William Chad Wigington v. Laura McCalop – final judgment – Dr. Chad Wigington and Dr. Laura McCalop were divorced. Three years later Chad asked the court to reopen the case on the grounds the settlement agreement was procedurally and substantively unconscionable. The chancellor declined to set aside the divorce settlement agreement but established a procedure by which Chad and the couple’s minor child, L.P., might be reunited and begin a father-child relationship. Chad appealed and Laura cross-appealed. The Court dismisses the appeal. “Because the chancellor retained jurisdiction to supervise the reunification process and to revisit the case in six months for further review, the order and opinion did not constitute a final, appealable judgment. Therefore it is, not appropriate for consideration on direct appeal. Accordingly, we dismiss and remand.”
Spencer Ivy, on Behalf of Himself and the Other Wrongful Death Beneficiaries of Charlene Ivy v. East Mississippi State Hospital – Tort Claims Act/person to be served with notice – Charlene Ivy was admitted to EMSH in May of 2012 and died on July 17, 2012. Her son sent a Notice of Claim letter to EMSH Director Charles Carlisle. Ivy then filed a wrongful-death suit against EMSH. EMSH filed a motion to dismiss arguing that Ivy had not complied with the MTCA notice requirements because he had not provided notice to the “chief executive officer of the State Department of Mental Health.” The trial court dismissed the lawsuit. The Miss.S.Ct. reverses. “Section 11-46-11(j)’s definition of ‘State’ includes hospitals, and the DMH is not a substitute for EMSH’s CEO.”
Cardie Blackwell a/k/a Cardie B. Blackwell v. Howard Industries, Inc. – final judgment – Howard Industries’ filed Petition for Writ of Certiorari from an opinion issued by the Court of Appeals of Mississippi which was an from an order from the Circuit Court of Jones County striking Blackwell’s brief and reply brief from the circuit court record.
Contrary to the language of Blackwell’s brief and the opinion of the Court of Appeals, the order dated March 6, 2014, did not dismiss Blackwell’s appeal from the Workers’ Compensation Commission. The circuit court only ordered and adjudged “that the Brief of Appellant and Reply Brief of Appellant shall be stricken.” Clearly, the order from which Blackwell appealed was not a final judgment on the merits of the case and Blackwell’s appeal therefrom is interlocutory in nature. Therefore, the Court of Appeals lacked appellate jurisdiction to issue its opinion, the Supreme Court similarly lacks jurisdiction to consider Howard Industries’ petition for a writ of certiorari, and Blackwell’s appeal from the Circuit Court of Jones County must be dismissed.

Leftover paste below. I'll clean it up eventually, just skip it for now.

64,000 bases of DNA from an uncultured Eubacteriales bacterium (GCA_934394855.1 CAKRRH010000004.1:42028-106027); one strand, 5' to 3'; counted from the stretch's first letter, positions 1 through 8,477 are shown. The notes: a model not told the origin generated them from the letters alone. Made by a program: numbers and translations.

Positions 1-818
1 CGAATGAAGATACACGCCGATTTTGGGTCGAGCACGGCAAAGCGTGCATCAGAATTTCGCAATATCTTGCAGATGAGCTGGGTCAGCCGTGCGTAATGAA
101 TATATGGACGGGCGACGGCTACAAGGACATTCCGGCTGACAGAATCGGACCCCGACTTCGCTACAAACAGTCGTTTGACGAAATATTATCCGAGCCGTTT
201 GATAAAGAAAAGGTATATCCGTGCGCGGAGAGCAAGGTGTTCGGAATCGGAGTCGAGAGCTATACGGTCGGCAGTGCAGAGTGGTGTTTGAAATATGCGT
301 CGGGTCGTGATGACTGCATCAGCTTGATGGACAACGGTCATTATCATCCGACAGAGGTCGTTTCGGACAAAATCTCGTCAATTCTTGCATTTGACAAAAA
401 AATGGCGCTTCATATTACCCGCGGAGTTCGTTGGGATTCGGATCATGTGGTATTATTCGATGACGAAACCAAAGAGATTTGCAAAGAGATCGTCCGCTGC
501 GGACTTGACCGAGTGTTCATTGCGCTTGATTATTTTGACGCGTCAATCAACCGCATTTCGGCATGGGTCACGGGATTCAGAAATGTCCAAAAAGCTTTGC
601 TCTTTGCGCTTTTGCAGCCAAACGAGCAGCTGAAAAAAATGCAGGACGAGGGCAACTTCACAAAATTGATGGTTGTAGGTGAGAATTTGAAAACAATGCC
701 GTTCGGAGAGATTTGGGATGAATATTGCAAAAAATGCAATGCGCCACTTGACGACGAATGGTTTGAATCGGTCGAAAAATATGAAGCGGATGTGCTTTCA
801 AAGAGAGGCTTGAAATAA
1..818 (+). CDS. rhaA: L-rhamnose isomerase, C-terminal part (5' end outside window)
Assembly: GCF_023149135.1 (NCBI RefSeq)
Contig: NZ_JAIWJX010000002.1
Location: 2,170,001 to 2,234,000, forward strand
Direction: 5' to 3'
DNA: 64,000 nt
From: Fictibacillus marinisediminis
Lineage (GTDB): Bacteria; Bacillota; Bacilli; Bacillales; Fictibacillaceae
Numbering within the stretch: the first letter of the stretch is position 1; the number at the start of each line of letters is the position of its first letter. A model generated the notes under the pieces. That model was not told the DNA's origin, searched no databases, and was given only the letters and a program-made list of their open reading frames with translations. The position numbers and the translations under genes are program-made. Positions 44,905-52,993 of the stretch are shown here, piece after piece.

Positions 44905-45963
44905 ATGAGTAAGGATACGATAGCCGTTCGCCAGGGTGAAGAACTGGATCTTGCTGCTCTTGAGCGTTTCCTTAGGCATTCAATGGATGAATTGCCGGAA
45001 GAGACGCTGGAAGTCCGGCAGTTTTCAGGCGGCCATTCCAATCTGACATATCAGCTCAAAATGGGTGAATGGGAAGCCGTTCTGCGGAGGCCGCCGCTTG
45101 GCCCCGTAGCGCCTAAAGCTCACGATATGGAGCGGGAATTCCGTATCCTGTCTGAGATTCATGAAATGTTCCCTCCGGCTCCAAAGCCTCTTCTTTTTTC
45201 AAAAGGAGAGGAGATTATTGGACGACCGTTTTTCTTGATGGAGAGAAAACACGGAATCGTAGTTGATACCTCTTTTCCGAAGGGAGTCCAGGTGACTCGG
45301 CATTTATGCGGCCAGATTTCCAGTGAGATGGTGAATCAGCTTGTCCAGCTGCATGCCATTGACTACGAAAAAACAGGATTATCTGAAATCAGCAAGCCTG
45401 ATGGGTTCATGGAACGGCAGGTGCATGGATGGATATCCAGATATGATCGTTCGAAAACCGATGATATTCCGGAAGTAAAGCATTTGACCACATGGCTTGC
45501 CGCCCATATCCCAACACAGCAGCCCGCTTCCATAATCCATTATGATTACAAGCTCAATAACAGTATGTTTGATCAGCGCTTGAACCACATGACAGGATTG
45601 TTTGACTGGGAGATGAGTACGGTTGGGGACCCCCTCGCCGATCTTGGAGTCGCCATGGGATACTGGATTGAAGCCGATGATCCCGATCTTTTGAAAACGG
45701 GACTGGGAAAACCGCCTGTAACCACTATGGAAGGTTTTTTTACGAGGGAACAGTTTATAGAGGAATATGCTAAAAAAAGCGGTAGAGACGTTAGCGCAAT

The Mississippi Bar v. Neal H. Labovitz – attorney discipline – Labovitz was permanently barred by the N.D. Miss. bankruptcy court after he filed a bankruptcy petition on behalf of his client’s estranged husband. He did not have authority to file the petition and forged the signatures. The Mississippi Supreme Court orders Labovitz permanently disbarred.
At the Show Cause Hearing, Mr. Labovitz freely admitted that Mrs. Dobbs, not the Debtor, had taken the [credit counseling] course, over the phone, using a member of Mr. Labovitz’s staff as an intermediary. He attempted to justify this action by saying that Mrs. Dobbs had taken the course in the Debtor’s stead when the then-couple had filed a joint case in the past, as if that conduct had been permissive. Mr. Labovitz did not fully explain why he felt as though the impersonation was appropriate, especially given that the 2015 case was not another joint case, but one solely for the Debtor. Mr. Labovitz further reasoned to the Court that he felt as though filing for the Debtor was necessary to stay a pending foreclosure on the mobile home in which the Debtor lived. He did not explain, however, why he felt as though the filing was a decision appropriatelymade by either the Debtor’s estranged wife, or himself, rather than the Debtor
Mississippi State Representative House Speaker, Phillip A. Gunn v. Representative J. P. Hughes, Jr. – legislature’s use of reading machine – The Court grants an interloc. from Judge Kidd’s ruling barring the legislature from using a reading machine. Under House rules, any member can ask the clerk to read bills aloud. This year, several Democrats asked to have bills read in protest in an effort to slow the operations of the House to a crawl. Representative Jay Hughes petitioned the court to stop the House leadership from using a speed reader. Judge Kidd issued the restraining order and scheduled a hearing for March 28 at 9:00 AM. Judge Kidd decreed that the bills shall be read “in a normal speed audible level comprehensive lever so that each member of the House of Representatives has an opportunity to hear and understand each word of each such properly requested reading..”.
In March, Hinds County Circuit Judge Winston Kidd issuing a temporary-restraining order. The state’s high court dissolved the order without explanation. It now grants the interlocutory appeal and asks for briefing on the following:
The parties shall address (1) whether the judiciary has jurisdiction over this dispute in light of Sections 1 and 2, Article 1 of the Mississippi Constitution, and/or (2) whether this Court should refrain from exercising its jurisdiction over the issues raised in this matter. In briefing the issues, the parties should address Hunt v. Wright, 70 Miss. 298, 11 So. 608 (1892), Tuck v. Blackmon, 798 So. 2d 402 (Miss. 2001), and any other authority they deem relevant to the matters before this Court.